“Ok, get what they want and a meat lover’s for me. Also some of those crunchy thingies sprinkled with cinnamon sugar”. This is the Friday night equivalent to the movie, “Groundhog Day”. You know. The one where the lead character wakes each morning and goes through the exact same day hundreds of times over and over again.

Of course this is a slight exaggeration, but whether it’s movie night, game night, or inviting friends over, somehow Friday nights always seem to involve a similar experience. Pizza, zero pressure, acceptance, warmth of the familiar, and a good chance everyone is wrapped in their own TV blanket.

I must finally admit it’s not all bad, this Groundhog Day thing!

And a Different Kind of Fort Nite

Sometimes family night included video games together. Before we lost Braden, he went through a phase of playing a virtual game called, Fort Nite. This is another one of the “kill or be killed” variety and once your character is killed, you lose. We tried to play with him, but always lost. Braden had his wins but when he lost, you’d hear him yelling from three houses away.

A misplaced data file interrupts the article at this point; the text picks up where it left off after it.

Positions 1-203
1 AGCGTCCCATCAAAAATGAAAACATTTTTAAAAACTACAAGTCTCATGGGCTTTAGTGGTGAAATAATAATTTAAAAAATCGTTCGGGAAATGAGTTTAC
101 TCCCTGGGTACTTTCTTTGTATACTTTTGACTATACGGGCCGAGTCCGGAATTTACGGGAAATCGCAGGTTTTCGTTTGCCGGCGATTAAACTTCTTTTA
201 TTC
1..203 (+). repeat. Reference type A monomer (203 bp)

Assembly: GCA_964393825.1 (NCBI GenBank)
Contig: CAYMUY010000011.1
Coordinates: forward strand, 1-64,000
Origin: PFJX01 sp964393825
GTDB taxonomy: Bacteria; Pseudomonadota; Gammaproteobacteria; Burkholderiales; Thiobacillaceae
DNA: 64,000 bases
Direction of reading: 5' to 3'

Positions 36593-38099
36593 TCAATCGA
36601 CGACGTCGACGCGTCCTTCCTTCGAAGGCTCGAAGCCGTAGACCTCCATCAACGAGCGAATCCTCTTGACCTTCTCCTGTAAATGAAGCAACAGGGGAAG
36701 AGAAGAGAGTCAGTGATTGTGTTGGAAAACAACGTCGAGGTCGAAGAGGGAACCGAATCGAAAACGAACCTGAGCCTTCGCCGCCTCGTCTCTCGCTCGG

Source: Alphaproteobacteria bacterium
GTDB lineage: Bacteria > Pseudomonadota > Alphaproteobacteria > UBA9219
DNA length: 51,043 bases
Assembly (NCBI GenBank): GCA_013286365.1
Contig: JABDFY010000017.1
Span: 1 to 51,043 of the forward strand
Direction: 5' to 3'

A few months before we lost him, Braden helped his sister build a “blanket fort”. She loved those. Later, Caitlin planned all summer to build an “Epic, Ultimate Fort”, before 7th grade began.

Caitlin’s “Epic Ultimate Fort”

One night, she begged me to bring in the Little Giant ladder from the garage and split it in half. “Can you build the two ladders?” “Sweetie… I’m completely exhausted… but, Ok”.

Later I arrived home to see that my girls had built that “ultimate fort”. Trust me, I know how to build a fort. My brothers and I built hundreds of them in the dirt fields and in living rooms of childhood friends, but nothing like this.

That night all three of us were in the ultimate fort watching TV together. Like her brother, she loved it because it felt close. Safe. Cozy, and this sort of activity together built memories.